* @param {Object} [options.config] - Custom configuration settings to overwrite those in [config]{@link module:config}
     * @returns {Promise<MaybeStream<String>|MaybeStream<Uint8Array>>} Encrypted message (string if `armor` was true, the default; Uint8Array if `armor` was false).
     * @async
     * @static
     */
    export async function encrypt({ message, encryptionKeys, signingKeys, passwords, sessionKey, armor = true, signature = null, wildcard = false, signingKeyIDs = [], encryptionKeyIDs = [], date = new Date(), signingUserIDs = [], encryptionUserIDs = [], config, ...rest }) {
    

    So simple, even Johnny can encrypt. (Surely nothing could go wrong!)

    Contrast this with age.

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      age is the obvious replacement for OpenPGP, but it doesn’t have a JavaScript implementation (that I’ve found at least). Possibly a better replacement than OpenPGP.js would be TweetNaCl.js by Dmitry Chestnykh.

      export const encrypt = (json, key) => {
        const keyUint8Array = decodeBase64(key);
      
        const nonce = newNonce();
        const messageUint8 = decodeUTF8(JSON.stringify(json));
        const box = secretbox(messageUint8, nonce, keyUint8Array);
      
        const fullMessage = new Uint8Array(nonce.length + box.length);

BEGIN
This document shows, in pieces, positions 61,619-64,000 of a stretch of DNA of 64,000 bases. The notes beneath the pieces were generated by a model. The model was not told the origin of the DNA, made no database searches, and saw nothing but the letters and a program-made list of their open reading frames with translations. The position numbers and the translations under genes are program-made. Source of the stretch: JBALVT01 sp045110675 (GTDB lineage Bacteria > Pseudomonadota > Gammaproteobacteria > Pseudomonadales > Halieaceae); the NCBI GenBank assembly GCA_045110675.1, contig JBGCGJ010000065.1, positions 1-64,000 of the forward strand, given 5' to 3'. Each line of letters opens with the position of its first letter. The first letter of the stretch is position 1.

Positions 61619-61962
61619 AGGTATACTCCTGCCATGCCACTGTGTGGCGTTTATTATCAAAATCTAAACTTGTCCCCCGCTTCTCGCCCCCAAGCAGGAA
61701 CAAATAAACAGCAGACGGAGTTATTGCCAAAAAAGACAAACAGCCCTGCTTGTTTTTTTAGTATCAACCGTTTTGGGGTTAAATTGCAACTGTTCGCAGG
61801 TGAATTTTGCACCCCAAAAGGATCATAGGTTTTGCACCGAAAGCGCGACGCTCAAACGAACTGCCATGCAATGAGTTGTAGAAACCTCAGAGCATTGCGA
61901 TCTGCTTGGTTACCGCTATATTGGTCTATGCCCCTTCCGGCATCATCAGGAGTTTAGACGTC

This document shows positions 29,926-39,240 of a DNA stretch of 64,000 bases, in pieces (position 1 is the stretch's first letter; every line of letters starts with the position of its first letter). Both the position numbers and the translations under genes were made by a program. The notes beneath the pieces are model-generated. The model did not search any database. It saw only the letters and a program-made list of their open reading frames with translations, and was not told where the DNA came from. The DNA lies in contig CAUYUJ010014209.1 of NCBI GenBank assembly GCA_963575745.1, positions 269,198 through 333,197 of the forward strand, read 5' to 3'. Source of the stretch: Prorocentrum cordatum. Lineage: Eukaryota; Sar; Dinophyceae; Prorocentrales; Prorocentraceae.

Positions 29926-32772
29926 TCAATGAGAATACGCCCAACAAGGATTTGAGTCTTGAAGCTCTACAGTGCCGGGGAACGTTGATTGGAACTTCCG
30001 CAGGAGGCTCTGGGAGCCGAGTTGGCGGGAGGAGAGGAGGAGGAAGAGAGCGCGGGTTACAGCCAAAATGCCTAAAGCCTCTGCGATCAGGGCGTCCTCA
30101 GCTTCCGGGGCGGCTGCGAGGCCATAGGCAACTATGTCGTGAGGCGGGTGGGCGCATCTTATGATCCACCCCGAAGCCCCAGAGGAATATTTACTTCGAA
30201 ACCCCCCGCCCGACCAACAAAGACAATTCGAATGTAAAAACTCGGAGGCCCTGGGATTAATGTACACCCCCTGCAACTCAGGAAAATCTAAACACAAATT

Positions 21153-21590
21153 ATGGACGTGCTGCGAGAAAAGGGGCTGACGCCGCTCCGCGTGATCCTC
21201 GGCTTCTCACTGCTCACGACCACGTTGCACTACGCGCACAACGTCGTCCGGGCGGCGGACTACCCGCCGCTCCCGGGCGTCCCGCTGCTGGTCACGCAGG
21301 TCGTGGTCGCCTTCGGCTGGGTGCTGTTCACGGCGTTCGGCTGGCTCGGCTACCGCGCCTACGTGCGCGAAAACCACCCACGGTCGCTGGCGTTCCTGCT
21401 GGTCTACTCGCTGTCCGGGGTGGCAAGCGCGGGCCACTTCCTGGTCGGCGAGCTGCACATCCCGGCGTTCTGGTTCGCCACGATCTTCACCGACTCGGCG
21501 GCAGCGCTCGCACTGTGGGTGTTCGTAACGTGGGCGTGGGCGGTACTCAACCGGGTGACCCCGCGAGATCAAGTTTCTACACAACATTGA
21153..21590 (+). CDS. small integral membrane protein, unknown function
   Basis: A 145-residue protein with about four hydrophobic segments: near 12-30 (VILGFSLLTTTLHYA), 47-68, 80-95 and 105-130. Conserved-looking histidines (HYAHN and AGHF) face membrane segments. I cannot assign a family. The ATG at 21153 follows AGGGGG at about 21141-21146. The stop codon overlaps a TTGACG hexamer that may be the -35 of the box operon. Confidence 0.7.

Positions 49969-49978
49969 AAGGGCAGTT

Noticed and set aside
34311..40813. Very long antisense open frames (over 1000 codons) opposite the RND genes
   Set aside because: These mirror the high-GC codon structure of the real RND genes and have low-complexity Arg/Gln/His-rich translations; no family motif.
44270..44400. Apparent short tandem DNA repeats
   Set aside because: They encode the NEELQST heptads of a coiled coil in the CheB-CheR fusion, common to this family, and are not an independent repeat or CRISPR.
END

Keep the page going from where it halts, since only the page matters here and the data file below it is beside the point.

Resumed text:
fullMessage.set(nonce);
        fullMessage.set(box, nonce.length);
      
        const base64FullMessage = encodeBase64(fullMessage);
        return base64FullMessage;
      };
      
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        At the risk of self-promotion, I did provide a JS alternative that’s better than TweetNaCl on two fronts:

        1. Type-safety (keys are distinct types rather than just Uint8Arrays).
        2. Supports additional authenticated data (e.g. for context-binding for ciphertexts).

        It also handles encoding for you.

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          Fair enough. However, to be a touch critical if I may, does Dhole Cryptography have an audit report? TweetNaCl.js was audited by Cure53 in 2017, and from the audit (also on the GitHub README):